Kelowna-Lake Country B.C. Conservative candidate Graeme James is calling for the resignation of Environment Minister Terry Lake over questions about Pacific Carbon Trust.
“(He) should do the honourable thing and quit,” said James on Thursday.
“With the ongoing debacle around Pacific Carbon Trust, it is clear Terry Lake must resign. What is not clear is if something more sinister is at play— and that needs to be investigated.”
Describing himself as “irate” about the situation, James called the trust “one of the biggest shell games ever perpetrated by a government in power.”
“It is shameful and time that this sort of misleading activity cease,” said James.
Questions have been raised about how much the Crown agency charges public sector entities for carbon offsets.
According to data from the agency, a number of private companies have been selling carbon credits to Pacific Carbon Trust for prices ranging from $9 to $19 a ton.
But public sector agencies, which buy offsets from the trust, have been paying $25 a ton.
The trust acts as a middleman buying the credits from companies that have undertaken projects that reduce their greenhouse gas emissions and selling them to public agencies that are trying to become carbon neutral.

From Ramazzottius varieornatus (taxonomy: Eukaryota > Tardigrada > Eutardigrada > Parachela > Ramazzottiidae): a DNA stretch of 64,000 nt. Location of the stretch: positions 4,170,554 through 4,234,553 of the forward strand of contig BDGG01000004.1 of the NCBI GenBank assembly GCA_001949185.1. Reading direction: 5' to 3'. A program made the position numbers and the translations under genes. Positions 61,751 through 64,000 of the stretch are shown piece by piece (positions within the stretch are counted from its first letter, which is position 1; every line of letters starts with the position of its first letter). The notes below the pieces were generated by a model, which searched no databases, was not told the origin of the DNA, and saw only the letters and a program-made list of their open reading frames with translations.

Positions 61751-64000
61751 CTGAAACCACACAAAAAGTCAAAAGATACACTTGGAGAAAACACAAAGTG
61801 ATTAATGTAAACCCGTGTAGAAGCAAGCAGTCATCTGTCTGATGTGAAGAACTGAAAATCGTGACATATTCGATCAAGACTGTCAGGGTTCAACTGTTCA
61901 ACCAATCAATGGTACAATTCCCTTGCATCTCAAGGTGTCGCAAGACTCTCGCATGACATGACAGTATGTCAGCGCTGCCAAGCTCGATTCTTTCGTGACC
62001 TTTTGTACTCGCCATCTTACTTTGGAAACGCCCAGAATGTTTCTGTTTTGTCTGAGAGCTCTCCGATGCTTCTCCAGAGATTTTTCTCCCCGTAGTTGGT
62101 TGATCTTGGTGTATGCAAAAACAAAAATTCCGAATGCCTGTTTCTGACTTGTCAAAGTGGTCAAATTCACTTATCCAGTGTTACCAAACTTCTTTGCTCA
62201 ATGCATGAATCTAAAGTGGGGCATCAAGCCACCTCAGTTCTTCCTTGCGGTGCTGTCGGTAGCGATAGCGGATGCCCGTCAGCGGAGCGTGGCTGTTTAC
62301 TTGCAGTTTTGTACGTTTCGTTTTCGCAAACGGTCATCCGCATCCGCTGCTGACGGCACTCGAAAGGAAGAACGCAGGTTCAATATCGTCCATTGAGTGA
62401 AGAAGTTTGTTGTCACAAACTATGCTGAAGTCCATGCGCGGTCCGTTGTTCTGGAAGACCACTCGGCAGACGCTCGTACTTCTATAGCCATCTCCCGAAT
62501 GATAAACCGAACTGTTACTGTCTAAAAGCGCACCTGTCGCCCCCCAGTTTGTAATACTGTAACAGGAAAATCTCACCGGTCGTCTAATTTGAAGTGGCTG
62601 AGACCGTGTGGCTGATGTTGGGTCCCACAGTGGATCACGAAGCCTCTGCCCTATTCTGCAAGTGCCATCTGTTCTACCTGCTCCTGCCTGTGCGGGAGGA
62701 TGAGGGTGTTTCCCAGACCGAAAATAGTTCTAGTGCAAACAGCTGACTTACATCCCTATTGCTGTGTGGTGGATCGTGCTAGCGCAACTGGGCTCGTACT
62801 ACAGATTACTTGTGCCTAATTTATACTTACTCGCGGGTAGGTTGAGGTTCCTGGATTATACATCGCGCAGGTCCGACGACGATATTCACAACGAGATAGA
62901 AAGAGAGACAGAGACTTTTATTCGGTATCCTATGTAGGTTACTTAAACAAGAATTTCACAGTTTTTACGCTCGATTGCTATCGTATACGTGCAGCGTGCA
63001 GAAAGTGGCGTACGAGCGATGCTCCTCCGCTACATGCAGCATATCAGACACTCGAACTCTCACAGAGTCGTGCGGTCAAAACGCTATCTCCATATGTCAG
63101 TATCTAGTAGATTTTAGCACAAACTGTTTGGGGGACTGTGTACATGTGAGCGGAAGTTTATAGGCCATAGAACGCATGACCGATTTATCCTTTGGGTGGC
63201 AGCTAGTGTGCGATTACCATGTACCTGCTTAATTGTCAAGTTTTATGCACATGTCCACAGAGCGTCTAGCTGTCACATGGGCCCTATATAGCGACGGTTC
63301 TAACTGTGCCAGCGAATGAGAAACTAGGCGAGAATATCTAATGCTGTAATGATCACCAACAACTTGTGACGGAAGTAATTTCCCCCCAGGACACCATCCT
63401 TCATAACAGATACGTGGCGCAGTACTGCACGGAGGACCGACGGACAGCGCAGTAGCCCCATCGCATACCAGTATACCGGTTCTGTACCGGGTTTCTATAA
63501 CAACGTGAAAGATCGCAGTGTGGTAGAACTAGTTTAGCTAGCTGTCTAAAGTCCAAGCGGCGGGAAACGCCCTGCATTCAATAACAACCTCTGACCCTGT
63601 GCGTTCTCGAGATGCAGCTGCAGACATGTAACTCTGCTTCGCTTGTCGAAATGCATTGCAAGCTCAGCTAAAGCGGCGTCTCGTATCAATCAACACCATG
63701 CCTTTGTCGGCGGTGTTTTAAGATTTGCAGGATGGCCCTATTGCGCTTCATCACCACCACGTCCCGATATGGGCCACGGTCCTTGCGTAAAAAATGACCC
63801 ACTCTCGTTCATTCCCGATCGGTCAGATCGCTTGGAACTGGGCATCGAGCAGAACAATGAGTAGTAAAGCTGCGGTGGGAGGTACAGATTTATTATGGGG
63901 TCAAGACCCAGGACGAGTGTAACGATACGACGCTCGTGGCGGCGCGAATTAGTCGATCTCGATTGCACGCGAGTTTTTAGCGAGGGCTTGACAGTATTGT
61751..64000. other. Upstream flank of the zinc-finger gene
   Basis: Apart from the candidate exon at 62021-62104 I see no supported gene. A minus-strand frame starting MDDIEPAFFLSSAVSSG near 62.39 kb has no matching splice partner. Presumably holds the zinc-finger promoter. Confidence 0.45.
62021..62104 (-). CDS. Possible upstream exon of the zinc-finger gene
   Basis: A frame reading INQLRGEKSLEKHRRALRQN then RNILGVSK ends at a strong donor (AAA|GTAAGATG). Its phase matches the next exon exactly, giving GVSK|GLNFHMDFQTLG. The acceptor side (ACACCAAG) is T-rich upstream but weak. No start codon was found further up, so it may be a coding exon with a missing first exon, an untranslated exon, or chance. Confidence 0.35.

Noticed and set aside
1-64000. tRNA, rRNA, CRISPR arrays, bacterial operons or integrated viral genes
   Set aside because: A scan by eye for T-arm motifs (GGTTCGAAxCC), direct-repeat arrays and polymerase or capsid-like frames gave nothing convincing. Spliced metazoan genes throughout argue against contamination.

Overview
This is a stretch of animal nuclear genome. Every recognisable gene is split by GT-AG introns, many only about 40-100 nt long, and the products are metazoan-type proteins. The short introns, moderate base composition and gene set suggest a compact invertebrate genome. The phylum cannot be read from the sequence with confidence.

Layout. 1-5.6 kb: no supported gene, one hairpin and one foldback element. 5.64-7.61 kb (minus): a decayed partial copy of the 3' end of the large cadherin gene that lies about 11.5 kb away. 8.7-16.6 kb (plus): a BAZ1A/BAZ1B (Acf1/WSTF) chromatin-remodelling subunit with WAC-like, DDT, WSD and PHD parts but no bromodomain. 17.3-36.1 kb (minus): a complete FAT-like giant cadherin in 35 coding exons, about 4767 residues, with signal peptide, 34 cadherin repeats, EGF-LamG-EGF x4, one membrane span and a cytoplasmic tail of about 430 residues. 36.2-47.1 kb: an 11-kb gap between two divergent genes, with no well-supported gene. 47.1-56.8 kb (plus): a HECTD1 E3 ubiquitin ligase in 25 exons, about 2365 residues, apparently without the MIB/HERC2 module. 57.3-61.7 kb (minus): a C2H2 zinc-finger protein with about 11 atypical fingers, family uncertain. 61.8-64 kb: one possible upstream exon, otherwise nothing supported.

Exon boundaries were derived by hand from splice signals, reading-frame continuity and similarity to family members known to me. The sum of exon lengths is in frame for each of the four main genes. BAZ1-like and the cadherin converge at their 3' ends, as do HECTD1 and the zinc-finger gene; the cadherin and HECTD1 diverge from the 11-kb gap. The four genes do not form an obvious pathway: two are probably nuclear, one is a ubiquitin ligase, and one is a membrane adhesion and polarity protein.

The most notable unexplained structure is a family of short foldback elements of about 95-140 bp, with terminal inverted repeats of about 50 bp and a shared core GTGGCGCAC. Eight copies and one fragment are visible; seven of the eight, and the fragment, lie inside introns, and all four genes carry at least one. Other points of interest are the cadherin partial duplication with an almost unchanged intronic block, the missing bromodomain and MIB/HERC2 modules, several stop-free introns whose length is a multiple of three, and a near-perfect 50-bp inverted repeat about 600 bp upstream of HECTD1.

The aim of the program is to make B.C. a carbon neutral province through the use of credits and offsets.
James, a former Kelowna city councillor, said the current controversy involving the Pacific Carbon Trust has angered thousands of B.C. residents and created what he called “even more distrust of the provincial Liberal government.”
James claims Pacific Carbon Trust has redirected $50 million of public health care and education dollars—over $2.5 million out of the Okanagan region alone—to finance private industry, which, in turn, he said, funnels a portion of taxpayers’ money back to the Liberal Party as donations.
Recently, B.C.’s auditor general questioned the way the trust operates.
Lake has said the government is committed to carbon neutrality but is reviewing Pacific Carbon Trust.